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Review: No matter where you live, you’ll relate to Netflix’s new L.A. gentrification comedy

Joseph Julian Soria, left, Joaquin Cosio and Carlos Santos in a scene from "Gentefied."
Joseph Julian Soria, left, Joaquín Cosío and Carlos Santos in a scene from “Gentefied.”
(Kevin Estrada / Netflix)

“Gentefied,” which premieres Friday on Netflix, is a comedy about gentrification and generations, family and identity, set in the predominantly Mexican American L.A. neighborhood of Boyle Heights. In these and other respects, it resembles Starz’s 2018 drama “Vida,” recently renewed for a third season, and in the simple fact of its milieu Hulu’s late “East Los High,” and more vaguely “One Day at a Time,” about a Cuban American family living in Echo Park, canceled by Netflix and rescued by Pop TV. But you can count them all on one hand and still have a finger left to scratch your head over the historical lack of attention paid to the Latino world by television.

Created by Marvin Lemus and Linda Yvette Chávez, and based on a 2016 web series, it’s a small town (within a big town) comedy that announces its intentions in its very first scene, when what looks like a robbery about to happen turns out to be the return of a library book. In one nice stroke it plays to television’s habitual criminalization of the poor, and reminds us that life everywhere is, well, normal.

Netflix’s “Gentefied,” executive produced by America Ferrera, confronts gentrification in Boyle Heights. Can it avoid contributing to the problem?

The action centers on three cousins and their grandfather, called Pop (Joaquín Cosío), who runs a taqueria named for his late wife and stands for the honored and perhaps fatally intransigent older generation. (He is grumpy, but poetic.) Erik (Joseph Julian Soria) works for Pop and has a baby coming with Lidia (Annie Gonzalez), his former girlfriend, who in most every respect is his superior. Ana (Karrie Martin) is an aspiring artist, with a young daughter and a female partner, Yessika (Julissa Calderon).

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Chris (Carlos Santos) is back in town after a decade, having earned a business degree that allows him to say things like, “That’s just the free market,” when it comes to discussing the changing economics of the neighborhood. But as we meet him he’s working in the kitchen at a fancy Arts District restaurant and hoping to enroll at Le Cordon Bleu. Their shared concern is the survival of the taqueria, which is behind on the rent.

Chris’ idea is to elevate the cuisine closer to his own fancy palate, but his experiments with chicken tikka masala tacos disgust the customers. Even the even younger generation doubts him: “Don’t be putting no smoked Gouda in my grilled cheese, white boy,” says Ana’s sister.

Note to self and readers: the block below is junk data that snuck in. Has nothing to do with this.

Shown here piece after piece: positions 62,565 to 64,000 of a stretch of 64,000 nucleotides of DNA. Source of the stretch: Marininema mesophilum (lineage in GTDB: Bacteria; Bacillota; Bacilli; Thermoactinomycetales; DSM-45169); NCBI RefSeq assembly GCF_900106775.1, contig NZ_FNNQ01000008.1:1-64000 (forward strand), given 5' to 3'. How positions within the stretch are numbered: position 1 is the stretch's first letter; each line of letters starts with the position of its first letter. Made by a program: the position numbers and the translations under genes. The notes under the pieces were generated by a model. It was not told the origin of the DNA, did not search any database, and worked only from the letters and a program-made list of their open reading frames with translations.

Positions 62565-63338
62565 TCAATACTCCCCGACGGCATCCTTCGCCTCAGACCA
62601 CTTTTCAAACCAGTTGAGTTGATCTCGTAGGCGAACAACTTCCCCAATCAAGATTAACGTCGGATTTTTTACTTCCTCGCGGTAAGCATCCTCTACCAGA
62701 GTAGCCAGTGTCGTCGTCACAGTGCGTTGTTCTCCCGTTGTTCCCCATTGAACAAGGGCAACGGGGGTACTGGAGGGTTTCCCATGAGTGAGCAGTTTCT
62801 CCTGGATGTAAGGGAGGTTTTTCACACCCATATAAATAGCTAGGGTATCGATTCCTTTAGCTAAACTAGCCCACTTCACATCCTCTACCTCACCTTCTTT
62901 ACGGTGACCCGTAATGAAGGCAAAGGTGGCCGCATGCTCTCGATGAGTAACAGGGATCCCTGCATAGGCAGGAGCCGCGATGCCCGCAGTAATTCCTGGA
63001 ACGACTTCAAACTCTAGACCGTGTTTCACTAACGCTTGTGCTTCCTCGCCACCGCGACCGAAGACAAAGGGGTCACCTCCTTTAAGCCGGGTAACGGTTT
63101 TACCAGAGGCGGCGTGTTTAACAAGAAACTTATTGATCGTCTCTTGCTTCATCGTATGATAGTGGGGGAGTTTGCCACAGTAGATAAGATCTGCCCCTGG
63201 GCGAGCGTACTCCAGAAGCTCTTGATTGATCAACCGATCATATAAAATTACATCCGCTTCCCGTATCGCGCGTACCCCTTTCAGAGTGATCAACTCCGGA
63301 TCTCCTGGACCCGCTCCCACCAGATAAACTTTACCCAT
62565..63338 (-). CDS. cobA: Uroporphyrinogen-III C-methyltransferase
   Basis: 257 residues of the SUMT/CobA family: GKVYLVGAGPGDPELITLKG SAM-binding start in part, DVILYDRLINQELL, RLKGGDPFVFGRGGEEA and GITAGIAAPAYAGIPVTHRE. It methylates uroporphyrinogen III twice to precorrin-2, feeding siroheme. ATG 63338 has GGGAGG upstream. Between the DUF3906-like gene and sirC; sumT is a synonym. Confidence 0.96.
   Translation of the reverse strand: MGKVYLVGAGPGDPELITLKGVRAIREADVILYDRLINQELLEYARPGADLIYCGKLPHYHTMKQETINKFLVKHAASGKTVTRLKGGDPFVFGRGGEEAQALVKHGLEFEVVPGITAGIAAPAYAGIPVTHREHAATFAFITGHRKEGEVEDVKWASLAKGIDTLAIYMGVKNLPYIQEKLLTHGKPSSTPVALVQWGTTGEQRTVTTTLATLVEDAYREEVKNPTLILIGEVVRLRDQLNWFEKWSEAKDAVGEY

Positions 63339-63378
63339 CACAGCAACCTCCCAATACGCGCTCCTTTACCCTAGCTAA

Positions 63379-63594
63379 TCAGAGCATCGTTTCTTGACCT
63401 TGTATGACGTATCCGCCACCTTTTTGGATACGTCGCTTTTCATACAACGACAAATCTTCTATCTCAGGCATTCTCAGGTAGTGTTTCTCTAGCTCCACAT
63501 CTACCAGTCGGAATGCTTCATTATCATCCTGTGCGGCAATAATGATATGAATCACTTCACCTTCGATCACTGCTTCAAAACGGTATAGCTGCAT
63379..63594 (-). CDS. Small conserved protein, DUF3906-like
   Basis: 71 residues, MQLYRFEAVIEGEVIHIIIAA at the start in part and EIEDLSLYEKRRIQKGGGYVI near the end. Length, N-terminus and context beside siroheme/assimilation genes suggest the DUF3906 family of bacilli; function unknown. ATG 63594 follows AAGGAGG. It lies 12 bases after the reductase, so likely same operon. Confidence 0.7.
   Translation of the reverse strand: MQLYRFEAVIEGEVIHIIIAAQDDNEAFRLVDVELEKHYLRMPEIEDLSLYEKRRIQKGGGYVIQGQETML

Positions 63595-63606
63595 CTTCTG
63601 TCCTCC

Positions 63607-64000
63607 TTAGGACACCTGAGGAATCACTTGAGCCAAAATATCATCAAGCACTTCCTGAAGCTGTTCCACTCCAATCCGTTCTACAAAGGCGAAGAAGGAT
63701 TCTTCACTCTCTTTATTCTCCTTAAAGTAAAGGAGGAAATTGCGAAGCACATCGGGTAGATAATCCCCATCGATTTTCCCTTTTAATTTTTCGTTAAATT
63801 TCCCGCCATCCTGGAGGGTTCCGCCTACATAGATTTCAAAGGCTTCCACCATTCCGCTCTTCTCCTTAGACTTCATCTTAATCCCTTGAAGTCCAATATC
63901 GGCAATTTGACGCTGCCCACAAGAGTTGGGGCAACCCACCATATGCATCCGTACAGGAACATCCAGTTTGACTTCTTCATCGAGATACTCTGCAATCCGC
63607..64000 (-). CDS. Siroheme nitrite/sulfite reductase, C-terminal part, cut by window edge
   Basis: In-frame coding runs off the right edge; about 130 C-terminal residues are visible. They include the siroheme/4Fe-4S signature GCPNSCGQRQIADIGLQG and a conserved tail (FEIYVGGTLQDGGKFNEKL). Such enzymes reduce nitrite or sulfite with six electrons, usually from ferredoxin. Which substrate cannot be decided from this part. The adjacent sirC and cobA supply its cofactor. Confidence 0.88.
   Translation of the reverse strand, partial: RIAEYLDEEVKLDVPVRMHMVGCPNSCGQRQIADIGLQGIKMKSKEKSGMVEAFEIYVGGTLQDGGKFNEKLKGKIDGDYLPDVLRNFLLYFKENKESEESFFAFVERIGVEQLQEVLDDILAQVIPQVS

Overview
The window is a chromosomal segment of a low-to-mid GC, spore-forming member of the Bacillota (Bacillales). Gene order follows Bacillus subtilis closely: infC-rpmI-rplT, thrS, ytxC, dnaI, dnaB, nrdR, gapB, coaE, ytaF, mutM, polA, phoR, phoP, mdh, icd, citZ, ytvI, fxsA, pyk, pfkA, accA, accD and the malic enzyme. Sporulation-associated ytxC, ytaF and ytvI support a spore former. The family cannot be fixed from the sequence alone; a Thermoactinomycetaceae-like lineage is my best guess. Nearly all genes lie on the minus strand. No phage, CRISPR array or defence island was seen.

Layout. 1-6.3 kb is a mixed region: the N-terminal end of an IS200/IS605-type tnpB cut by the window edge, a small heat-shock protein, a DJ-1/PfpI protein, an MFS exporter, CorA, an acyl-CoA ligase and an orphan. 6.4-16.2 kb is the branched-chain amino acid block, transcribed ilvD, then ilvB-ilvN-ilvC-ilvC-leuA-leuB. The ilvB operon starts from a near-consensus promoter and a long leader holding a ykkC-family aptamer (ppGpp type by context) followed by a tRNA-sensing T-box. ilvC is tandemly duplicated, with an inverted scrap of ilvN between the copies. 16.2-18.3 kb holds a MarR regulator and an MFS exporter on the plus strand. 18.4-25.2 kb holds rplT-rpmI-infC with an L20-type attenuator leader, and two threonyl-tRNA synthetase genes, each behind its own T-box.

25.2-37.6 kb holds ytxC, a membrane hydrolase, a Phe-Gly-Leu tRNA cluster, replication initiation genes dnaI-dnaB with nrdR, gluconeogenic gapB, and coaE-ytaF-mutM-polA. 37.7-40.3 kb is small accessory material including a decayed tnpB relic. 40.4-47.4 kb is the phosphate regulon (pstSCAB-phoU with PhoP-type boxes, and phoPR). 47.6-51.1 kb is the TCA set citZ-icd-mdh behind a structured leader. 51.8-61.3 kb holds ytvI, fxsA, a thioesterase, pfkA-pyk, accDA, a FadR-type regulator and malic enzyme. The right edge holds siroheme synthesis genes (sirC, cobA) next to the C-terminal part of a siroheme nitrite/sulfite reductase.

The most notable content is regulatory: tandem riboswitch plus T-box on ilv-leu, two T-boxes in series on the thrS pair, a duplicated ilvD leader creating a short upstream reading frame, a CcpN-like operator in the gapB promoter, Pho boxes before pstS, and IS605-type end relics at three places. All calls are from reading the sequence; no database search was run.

From left, Karrie Martin, Julissa Calderon and Annie Gonzalez in a scene from Netflix's "Gentefied."
Karrie Martin, left, Julissa Calderon and Annie Gonzalez in a scene from Netflix’s “Gentefied.”
(Kevin Estrada / Netflix)

“What do you want, tradition or innovation?” Chris asks Pop, offering a curry taco.

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“I want a taco,” Pop answers. “Did you heat the plate?”

“What do you think, I’m an animal?”

“I’m an old man. I know what I like.”

As a white Jewish person from the San Fernando Valley, I can’t say whether a Mexican American from Boyle Heights would find “Gentefied” or “Vida” an accurate representation of their community. But it’s safe to say that television rarely gets any community exactly (or even inexactly) right, being above all an organ of show business. That doesn’t mean that a sitcom can’t also express the authentic concerns of the people it means to speak for and to anyone else. (The question has been raised, even by its creators, whether “Gentefied” itself qualifies as a form of cultural appropriation, of Hollywood imperialism.)

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There is the odd logical glitch, but none is fatal to “Gentefied’s” shaggy charms. Ana paints a mural on a merchant’s wall, in plain view, without anyone seeming to notice what they regard as offensive subject matter until the moment it’s finished. Chris’ co-workers put him through a humorous series of tests to prove he’s a “real Mexican” — naming three telenovelas starring Thalia; blind candy identification; dancing; identifying wrestlers’ masks — abandons any pretense of reality. It’s a scene from a musical comedy, and not how anyone keeps a job at a high-end modern restaurant, especially with a kind of, sort of racist boss.

White people, when they make the odd appearance, are typically trouble, though more clueless than vicious; even the ones who appear as angels prove otherwise. Though Chris is allowed to wonder, “Can’t they just love something cause they think it’s cool?” when Yessika notes that “White folks just love dropping money on authenticity.”

The show is certainly topical and political — Trump and his wall, the threat of ICE and toxic masculinity all get a shout-out, as do “greedy landlords waiting to replace us with ramen spots.” One of them, a local boy made bad — or good, depending on your view of these things — comes in with a couple of outsiders, saying, “Imagine owning in Echo Park, like five years ago, that’s what Boyle Heights is.”

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But ultimately “Gentefied’s” strengths are personal: a universally understood, mostly sunny story of people driving their loved ones a little crazy, while they sort out their lives. You may relate.

‘Gentefied’

Where: Netflix
When: Any time, starting Friday


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